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RIAs: Stop Discounting Your Fees

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Wall Street analysts sometimes describe a stock selling at a discount as a value trap. The price is lower for a reason, they say, because of problems that aren’t readily apparent. 

Such can also be the case with RIAs who cut their fees.  The difference with advisors is that they are setting the trap for themselves. Discounting to attract clients is a short-term solution to the deeper problem of a weak sales process. The long-term consequences can be a devalued brand and compromised operations. 

Advisors who are new to prospecting often use discounts as a crutch, or mistakenly believe reductions will be the prime catalyst for turning leads into clients. The most extreme example I’ve seen is a 100% discount in the form of a first-year fee waiver.

The problem sets in as this discounting becomes a habit, an effort to close on sales without doing the harder work of clearly articulating the value of the product, then standing firm on a price that reflects this value. 


A simple way to test if an RIA may be in danger of falling into a value trap is the venerable elevator pitch: Ask an advisor to describe in five minutes (preferably less) what he or she does and why a potential client should care. Or ask what they are doing to solve a client’s problem.

If the answers consist of little more than a stammer about the founder’s history or a mumble about the latest investment strategy, it’s obvious the story they are telling about their brand is already weak. Indeed, according to a white paper on the Fidelity 2014 RIA Benchmarking Study, one of the best indicators of high-performing firms is an ability by employees at every level to consistently articulate the company’s story.

Perhaps this is why so many RIAs feel threatened by robo-advisors. If flesh-and-blood advisors at a wealth management firm can’t differentiate between their services and an automated system, then neither will clients or prospects -- and they will assume a discounted price reflects the value of what you are offering.


There are myriad research reports on how discounting negatively distorts customer views of a product or service.  One study on luxury resort comment cards showed that the most glowing reviews came from those who paid full price, while the most complaints came from those who received a discount.

I've also seen recent research showing that discounts demotivate the customer from paying attention to the service or product purchased. This lessened attention diminishes the value of the service provided in the eye of the customer.

Think of this as the Groupon problem. How many people who buy discounted services via Groupon forget to use them before the promotional value expires? It's so many that a secondary market has developed for people to trade in the expired value of the deals. The value of these discounted services essentially hits zero as soon as the purchaser goes back to reading email and scrolling through Instagram.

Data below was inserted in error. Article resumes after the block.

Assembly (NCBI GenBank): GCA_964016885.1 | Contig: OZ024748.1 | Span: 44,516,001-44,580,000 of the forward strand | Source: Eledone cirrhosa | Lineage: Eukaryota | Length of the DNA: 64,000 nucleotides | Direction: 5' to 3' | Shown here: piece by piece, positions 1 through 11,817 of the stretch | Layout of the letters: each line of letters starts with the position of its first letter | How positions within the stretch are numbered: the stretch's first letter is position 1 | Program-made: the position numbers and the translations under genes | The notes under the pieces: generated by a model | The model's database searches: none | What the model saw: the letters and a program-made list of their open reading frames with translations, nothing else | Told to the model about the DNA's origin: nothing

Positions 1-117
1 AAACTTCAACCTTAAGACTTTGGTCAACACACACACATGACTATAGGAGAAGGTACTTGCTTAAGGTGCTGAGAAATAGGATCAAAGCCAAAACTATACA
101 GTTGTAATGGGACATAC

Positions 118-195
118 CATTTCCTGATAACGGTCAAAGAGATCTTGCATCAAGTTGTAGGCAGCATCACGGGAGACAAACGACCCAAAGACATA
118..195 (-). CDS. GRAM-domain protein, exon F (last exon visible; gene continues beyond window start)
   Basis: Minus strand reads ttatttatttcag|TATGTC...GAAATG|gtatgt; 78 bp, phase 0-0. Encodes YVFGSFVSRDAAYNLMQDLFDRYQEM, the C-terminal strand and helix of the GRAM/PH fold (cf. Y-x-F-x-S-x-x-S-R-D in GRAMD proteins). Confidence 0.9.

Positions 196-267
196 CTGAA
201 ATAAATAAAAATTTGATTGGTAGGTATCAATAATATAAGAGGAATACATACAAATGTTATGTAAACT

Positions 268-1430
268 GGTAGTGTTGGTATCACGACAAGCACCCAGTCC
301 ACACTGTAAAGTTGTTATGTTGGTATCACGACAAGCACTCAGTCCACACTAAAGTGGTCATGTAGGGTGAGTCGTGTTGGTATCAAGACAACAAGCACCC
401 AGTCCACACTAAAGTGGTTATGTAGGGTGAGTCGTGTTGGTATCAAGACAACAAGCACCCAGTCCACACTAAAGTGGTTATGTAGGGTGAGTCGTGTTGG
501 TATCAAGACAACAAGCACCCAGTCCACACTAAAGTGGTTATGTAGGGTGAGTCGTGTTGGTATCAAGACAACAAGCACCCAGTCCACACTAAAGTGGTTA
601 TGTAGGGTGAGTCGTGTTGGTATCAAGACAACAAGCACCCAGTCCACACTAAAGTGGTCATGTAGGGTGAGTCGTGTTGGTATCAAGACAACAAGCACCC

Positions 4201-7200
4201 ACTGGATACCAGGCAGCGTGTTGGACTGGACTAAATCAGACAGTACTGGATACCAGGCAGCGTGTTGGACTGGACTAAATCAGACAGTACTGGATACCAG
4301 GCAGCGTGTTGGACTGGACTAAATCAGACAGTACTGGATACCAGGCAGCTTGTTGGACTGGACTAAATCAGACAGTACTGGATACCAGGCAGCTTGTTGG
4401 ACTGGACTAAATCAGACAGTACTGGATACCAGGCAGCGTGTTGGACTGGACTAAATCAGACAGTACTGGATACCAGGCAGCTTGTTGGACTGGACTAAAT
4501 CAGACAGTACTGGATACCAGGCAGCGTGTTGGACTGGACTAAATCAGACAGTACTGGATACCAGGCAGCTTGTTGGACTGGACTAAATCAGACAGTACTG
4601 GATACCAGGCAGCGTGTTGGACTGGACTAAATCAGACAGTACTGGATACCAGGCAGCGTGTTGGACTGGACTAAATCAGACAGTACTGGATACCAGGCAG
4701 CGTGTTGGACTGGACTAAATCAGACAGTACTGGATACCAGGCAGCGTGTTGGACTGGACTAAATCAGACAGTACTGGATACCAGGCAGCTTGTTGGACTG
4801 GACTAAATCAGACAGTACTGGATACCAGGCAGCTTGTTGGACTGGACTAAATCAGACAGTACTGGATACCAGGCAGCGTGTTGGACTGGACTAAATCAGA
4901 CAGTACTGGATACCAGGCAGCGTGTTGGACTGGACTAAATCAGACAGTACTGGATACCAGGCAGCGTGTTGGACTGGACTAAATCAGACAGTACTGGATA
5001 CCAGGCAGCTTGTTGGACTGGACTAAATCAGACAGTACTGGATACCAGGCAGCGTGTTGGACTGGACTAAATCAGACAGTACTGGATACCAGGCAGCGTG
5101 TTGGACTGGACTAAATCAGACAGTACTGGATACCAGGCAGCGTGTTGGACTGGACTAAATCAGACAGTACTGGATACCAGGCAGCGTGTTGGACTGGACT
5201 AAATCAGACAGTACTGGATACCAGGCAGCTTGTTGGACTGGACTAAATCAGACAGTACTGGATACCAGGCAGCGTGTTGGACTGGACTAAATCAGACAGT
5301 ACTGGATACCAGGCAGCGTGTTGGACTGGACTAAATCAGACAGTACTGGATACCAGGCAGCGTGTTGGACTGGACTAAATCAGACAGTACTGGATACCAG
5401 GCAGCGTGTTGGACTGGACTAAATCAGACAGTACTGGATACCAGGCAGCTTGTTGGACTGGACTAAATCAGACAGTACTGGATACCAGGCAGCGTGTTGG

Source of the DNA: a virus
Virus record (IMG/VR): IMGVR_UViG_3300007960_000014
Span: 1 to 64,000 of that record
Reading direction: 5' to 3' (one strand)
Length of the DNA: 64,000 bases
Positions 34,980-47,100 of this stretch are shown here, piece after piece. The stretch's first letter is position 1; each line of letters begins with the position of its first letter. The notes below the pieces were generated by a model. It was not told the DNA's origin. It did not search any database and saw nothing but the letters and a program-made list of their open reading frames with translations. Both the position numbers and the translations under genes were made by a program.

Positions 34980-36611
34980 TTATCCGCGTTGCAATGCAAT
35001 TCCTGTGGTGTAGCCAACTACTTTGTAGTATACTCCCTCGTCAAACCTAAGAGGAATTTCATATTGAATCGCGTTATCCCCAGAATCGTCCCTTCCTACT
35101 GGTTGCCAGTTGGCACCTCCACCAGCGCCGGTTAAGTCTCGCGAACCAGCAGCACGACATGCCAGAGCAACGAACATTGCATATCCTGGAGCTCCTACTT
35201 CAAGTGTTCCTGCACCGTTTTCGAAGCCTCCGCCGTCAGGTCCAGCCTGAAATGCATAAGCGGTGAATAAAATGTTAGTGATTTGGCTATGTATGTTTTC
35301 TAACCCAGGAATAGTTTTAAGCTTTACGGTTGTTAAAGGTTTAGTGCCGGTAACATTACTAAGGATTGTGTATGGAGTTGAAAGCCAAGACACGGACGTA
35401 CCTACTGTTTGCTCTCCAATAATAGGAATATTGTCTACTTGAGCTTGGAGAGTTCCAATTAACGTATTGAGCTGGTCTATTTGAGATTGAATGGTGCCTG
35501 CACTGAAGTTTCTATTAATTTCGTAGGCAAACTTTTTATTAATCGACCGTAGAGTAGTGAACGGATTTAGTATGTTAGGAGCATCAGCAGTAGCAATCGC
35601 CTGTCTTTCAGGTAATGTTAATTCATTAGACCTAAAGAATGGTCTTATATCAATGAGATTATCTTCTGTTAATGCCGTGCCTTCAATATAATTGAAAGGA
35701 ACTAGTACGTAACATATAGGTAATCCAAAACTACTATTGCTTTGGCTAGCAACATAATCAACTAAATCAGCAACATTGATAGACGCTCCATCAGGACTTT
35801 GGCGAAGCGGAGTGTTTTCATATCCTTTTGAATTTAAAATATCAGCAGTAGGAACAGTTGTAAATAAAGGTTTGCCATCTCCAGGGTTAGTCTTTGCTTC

Another reason to avoid discounting is that it can create serious accounting headaches, as discounts are easily coded improperly into billing systems.  Discounts create unnecessary complexity that can cause problems that are hard to untangle later.

Imagine an RIA firm having to recalculate all its fees for the past two years because, to account for the discount, the operations employee hardcoded the dollar fee into the system. The discount led to a patched-up process -- and, as the market moved, the fee did not.  I’ve seen this very thing happen, and it wasn’t pretty. 

Yet another byproduct of discounting is that it can create a “second class” group of clients. It's not intentional, but I have seen reduced attention given to these clients in many cases. The evidence is subtle -- maybe there's just a passing comment that “It’s a discounted client,” but you typically see fewer meetings and reports, and work that gets assigned to lower-level employees rather than senior staff.


Fee reductions are not always a bad move. Advisors who cut fees during and immediately after the global financial crisis of 2008-09 seem to have won significant loyalty from their clients.

Advisors might also consider reducing fees for the so-called emerging wealthy -- generally younger clients and often entrepreneurs -- who have the potential to bring more money into the firm in the future. 

In this circumstance, the discount is typically given in the form of a minimum fee waiver.  The client does not yet have the assets to meet the minimum fee, so the firm waives it as the client continues to add to his or her portfolio. This can help build loyalty with clients who will benefit the firm in the years to come.

But apart from these types of very specific and special circumstances, It’s caveat venditor (“let the seller beware”) when it comes to discounting. In other words, it’s a trap. But it’s one that, with a bit of sales discipline, can be avoided.

Yvonne Kanner is president and COO of Fiduciary Network, which provides funding to wealth management firms for internal transitions of equity, acquisitions of other advisory businesses and buyouts of retired or inactive shareholders.

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